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a blog by Chris Barrow

Breaking news – £15 UDAs and a £10,000 sign up fee – apply now at Mydentist!

Those are the terms that appear to be on offer as Mydentist head-hunt your associates.

Back in 2008, when I was Director of Private Sector Development for IDH, they were actively buying practices and recruiting dentists from the EU.

Now they are selling/closing practices and inducing dentists from the UK with terms that any of my clients would regard as financially unsustainable.

Before you start your moaning – I believe that’s called a free market economy. It’s the kind of thing we fight wars to defend.

So I’m not here this morning to bemoan the fact that senior officials at Carillion are being accused of insider trading, that Bank of England officials have run up disgusting expenses bills that would feed a small nation or that Mydentist are perhaps burning their investor’s money to chase UDA underperformance.

That free market regulates itself, one way or another.

I am here to advise my clients on what to do when their associates reveal that they have been induced by a corporate with a king’s shilling.

Let them go.

In fact, get them out of the building as fast as you can.

It’s a basic principle of good business that you don’t negotiate with terrorists, whether it’s s patient asking for a discount, a team member threatening to leave if they don’t get a pay rise or a freelance dentist/hygienist/therapist who wants to know “what you are going to do about it?” when the poaching offer comes in.

Once you give in, you lose the respect of the “winner”, you demoralise the rest of your team and you open the floodgates to more attacks.

I don’t care if the spare surgery is empty, if there is going to a period of stress whilst you fill the position, if your well laid plans for the year suffer a setback.


If an associate wants to work for a huge corporate for £15 a UDA and a £10,000 sign on fee, it’s for one of two reasons only:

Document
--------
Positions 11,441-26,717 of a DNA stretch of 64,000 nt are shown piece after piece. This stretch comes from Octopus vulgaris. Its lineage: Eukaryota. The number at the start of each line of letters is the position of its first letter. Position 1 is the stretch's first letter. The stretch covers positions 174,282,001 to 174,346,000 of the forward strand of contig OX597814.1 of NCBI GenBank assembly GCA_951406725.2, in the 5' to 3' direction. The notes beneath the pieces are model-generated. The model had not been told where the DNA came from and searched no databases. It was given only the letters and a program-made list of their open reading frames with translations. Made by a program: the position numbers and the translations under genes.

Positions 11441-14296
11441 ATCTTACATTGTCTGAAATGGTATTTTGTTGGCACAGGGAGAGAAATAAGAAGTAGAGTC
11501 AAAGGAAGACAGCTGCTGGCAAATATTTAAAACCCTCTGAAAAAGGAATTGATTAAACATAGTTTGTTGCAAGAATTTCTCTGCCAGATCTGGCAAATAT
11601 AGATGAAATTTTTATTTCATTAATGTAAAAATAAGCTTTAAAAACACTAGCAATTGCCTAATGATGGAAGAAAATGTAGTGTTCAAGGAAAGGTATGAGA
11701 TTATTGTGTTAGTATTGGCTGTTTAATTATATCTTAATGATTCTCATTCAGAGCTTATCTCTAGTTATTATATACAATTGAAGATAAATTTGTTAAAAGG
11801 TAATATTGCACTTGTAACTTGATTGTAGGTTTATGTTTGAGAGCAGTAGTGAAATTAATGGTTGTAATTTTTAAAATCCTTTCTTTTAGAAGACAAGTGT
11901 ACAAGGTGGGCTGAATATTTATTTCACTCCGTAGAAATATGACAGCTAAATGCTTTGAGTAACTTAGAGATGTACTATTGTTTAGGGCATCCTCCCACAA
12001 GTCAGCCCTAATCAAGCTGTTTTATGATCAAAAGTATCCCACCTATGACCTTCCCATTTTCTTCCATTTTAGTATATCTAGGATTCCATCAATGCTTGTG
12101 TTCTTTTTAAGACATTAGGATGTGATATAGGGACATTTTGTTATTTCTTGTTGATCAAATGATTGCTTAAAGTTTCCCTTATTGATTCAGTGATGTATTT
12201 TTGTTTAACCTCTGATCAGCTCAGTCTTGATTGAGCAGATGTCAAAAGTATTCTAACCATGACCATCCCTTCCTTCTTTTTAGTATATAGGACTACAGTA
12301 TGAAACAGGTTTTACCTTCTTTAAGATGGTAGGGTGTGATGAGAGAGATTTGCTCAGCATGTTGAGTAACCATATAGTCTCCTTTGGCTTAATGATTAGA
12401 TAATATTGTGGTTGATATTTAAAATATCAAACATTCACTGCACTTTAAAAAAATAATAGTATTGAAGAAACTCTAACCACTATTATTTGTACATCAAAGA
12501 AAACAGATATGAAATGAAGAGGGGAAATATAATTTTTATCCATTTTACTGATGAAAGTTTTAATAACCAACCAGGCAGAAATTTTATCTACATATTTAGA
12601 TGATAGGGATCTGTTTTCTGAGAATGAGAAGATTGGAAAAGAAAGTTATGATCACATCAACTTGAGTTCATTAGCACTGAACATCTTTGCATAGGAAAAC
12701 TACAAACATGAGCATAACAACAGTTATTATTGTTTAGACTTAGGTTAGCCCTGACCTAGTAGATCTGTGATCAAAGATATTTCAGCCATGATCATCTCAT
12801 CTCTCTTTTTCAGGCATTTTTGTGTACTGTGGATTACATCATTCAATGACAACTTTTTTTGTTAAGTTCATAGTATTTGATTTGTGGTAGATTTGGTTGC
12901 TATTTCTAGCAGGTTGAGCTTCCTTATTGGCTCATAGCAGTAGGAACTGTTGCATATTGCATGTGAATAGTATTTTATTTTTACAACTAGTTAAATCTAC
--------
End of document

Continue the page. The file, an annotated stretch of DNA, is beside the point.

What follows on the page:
1. they want the money or

  2. they need the money.

Either way – you cannot compete with the shareholder/investor funds being used to buy them or with their personal financial appetite.

Can I remind you of that famous Seth Godin quote – “the worst thing about a race to the bottom – is to win it.”

One of the corporates may win that race and, if it happens, it will cause more disruption in the UK dental landscape than any other event in the last 25 years.

You know from experience that most of the patients who drift away to cheaper practices never come back – but some do, after a while, complaining that the customer service at the new place was crap, the facilities were shabby, that the staff were rubbish and that they saw a different dentist every time they showed up.

The same will happen with these cash-driven dentists (although the £10,000 sign on fee no doubt carries conditions of service, just like The Royal Navy used when press-ganging).

A few will come back in a few years, battered by their experience and wanting to get back into clinical skills development, a nice building, ambitious team members and appreciate patients.

It will be for you to decide whether to allow them back.

My attitude? I think you can guess.

If your associate takes the king’s shilling – wave them goodbye as fast as you can (before they infect the rest of your team) and recruit yourself an apprentice dentist with the right attitude, a couple of years out of Foundation training, on a basic salary, doing 4 days a week in their own surgery and 1 day a week mentoring with you.

That’s working really well for many of my clients.

As for the head-hunting – get over it.

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